This video from the USA says about itself:
22 September 2017
A major new investigation by Amnesty International reveals a bomb that killed 16 civilians in Yemen’s capital last month was made in the U.S.A. Among the survivors was 5-year-old Buthaina, whose photograph went viral in the aftermath of the strike. She lost her entire family in the strike.
Amnesty International’s arms expert analyzed remnants of the weapon and found clear markings that matched U.S.-made components used in laser-guided, air-dropped bombs. Coalition airstrikes continue to be the leading cause of child casualties, as well as overall civilian casualties. The latest finding by Amnesty comes as some European Union countries recently tabled a motion at the U.N. Human Rights Council calling for an independent inquiry into human rights abuses committed by all sides in the conflict. The U.N. high commissioner for human rights has called the humanitarian crisis in Yemen an “entirely man-made catastrophe.” We speak with Raed Jarrar, the advocacy director for the Middle East and North Africa at Amnesty International USA.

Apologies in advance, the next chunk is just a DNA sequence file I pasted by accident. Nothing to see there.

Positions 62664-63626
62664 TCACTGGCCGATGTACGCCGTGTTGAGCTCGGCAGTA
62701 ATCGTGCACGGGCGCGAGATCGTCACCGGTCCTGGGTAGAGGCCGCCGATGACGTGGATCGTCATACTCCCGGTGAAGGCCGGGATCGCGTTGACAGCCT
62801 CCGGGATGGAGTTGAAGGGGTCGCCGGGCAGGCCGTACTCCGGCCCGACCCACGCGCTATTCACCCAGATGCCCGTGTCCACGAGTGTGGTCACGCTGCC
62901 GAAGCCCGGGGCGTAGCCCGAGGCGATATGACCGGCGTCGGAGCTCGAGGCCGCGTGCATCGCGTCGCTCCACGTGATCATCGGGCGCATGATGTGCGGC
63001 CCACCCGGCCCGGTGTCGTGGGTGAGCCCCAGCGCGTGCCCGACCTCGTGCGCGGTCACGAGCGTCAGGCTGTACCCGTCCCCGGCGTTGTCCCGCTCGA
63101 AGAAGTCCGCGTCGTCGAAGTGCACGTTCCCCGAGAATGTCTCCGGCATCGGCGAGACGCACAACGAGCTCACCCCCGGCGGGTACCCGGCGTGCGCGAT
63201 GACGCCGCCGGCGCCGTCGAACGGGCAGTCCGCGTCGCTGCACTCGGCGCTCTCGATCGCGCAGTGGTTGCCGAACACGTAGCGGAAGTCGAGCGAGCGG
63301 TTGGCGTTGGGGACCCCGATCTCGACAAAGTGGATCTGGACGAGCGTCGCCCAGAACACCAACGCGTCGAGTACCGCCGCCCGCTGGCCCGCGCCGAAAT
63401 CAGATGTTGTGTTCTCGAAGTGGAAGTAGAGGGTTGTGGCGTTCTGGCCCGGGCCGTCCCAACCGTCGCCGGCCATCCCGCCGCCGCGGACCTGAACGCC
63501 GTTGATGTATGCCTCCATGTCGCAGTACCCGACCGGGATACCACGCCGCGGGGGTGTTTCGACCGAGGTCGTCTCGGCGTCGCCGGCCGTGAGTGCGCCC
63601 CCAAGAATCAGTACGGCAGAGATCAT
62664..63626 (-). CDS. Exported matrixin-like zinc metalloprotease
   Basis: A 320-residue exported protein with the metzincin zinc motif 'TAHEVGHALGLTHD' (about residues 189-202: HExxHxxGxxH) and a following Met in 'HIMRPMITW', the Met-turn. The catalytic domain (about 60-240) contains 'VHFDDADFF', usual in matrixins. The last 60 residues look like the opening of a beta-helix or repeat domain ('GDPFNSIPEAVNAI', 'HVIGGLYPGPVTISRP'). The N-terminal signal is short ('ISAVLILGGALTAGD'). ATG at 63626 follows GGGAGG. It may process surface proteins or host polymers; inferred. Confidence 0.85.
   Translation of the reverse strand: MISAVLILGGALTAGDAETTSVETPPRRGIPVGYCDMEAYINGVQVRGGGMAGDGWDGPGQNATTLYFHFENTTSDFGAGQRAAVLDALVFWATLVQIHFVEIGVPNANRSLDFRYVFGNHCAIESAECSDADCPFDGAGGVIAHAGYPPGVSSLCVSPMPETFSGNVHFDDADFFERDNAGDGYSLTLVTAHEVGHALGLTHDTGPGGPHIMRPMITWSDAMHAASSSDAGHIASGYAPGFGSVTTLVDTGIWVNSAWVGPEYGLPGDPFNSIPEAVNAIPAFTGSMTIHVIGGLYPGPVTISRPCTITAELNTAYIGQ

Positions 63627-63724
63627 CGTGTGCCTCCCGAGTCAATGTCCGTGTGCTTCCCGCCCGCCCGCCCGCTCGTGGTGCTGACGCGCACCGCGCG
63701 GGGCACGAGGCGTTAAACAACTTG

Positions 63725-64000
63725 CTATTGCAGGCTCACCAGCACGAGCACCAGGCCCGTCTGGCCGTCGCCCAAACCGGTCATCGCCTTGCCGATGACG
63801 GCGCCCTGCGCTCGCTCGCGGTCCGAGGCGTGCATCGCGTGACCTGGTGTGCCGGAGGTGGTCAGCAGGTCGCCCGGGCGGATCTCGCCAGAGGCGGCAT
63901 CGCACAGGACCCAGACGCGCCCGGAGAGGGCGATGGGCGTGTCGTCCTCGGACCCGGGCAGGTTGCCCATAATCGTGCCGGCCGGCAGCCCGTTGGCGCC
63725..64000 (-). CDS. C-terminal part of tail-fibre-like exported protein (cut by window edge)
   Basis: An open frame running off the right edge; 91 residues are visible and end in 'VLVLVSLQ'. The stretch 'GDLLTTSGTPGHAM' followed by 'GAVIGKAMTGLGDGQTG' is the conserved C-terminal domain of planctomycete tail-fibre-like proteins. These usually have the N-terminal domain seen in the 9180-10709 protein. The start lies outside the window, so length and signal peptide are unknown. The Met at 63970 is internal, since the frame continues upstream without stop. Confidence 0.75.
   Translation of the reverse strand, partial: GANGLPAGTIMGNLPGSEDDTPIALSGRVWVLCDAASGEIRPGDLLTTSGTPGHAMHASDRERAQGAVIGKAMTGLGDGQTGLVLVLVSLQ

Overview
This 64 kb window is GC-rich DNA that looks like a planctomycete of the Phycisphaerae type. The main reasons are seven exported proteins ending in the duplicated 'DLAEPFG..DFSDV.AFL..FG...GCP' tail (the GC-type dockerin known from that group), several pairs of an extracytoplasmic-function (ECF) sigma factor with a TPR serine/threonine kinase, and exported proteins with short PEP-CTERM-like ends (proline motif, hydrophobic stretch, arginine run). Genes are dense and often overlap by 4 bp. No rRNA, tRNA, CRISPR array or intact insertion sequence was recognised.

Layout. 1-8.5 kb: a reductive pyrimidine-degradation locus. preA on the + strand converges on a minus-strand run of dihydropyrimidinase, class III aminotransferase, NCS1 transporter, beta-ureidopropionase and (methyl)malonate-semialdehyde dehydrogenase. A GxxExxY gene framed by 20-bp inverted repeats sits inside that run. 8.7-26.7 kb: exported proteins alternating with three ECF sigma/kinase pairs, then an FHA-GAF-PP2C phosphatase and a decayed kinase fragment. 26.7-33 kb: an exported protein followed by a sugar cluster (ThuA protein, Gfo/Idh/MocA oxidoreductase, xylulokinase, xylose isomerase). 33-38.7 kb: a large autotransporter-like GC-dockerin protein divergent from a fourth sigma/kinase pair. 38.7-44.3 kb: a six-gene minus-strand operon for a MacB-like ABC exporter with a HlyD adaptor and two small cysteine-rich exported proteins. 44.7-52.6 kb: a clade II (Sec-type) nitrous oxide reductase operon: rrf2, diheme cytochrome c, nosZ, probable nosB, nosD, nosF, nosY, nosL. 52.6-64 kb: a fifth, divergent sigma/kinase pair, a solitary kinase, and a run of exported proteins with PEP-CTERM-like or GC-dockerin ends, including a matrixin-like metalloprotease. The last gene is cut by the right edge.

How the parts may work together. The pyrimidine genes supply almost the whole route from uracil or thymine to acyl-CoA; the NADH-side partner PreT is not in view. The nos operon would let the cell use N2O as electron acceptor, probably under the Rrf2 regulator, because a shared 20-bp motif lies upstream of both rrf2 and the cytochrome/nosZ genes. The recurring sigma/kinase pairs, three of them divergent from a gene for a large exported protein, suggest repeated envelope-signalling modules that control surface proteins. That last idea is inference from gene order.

From daily The Morning Star in Britain:
Wednesday 13th December 2017
YEMENI rights activists announced yesterday that they are applying to the Attorney General for states and officials involved in the Saudi-led coalition to be prosecuted for war crimes.
According to the UN, war-riven Yemen has been brought to the brink of starvation because of the coalition’s blockade, its infrastructure wrecked by a devastating air bombing campaign that has lasted more than two years.
Director Kim Sharif said: “The UK has a moral and legal duty to uphold the rule of law.
“The government has willingly ignored the atrocities that have been inflicted on the people of Yemen and has been totally complicit in the destruction.
“We believe that Saudi forces are committing war crimes and violating the Geneva Convention.
“We are calling for this to be investigated immediately and are confident that there is jurisdiction to bring such proceedings in UK courts.”
More than 2,000 schools and educational centres have suffered air strikes by the Saudi-led coalition according to evidence gathered by the Legal Centre for Rights & Development based in the Yemeni capital Sanaa. This amounts to thousands of war crimes, Human Rights for Yemen says.
More than 20 million people are dependent on aid, according to International Committee of the Red Cross, and Unicef figures show that 130 children die per day due to malnutrition and disease.
Nearly a million people have been affected by an ongoing cholera epidemic largely attributable to the destruction of the country’s infrastructure and schools, hospitals, homes, mosques, heritage sites and newsrooms have been destroyed in the bombardment and funerals, weddings and other civilian gatherings targeted.
Earlier this month an air strike on the building of the national TV station al-Yemen al-Yowm in Sanaa resulted in several journalists being killed according to Almasirah, Yemen’s Houthi rebels’ TV channel.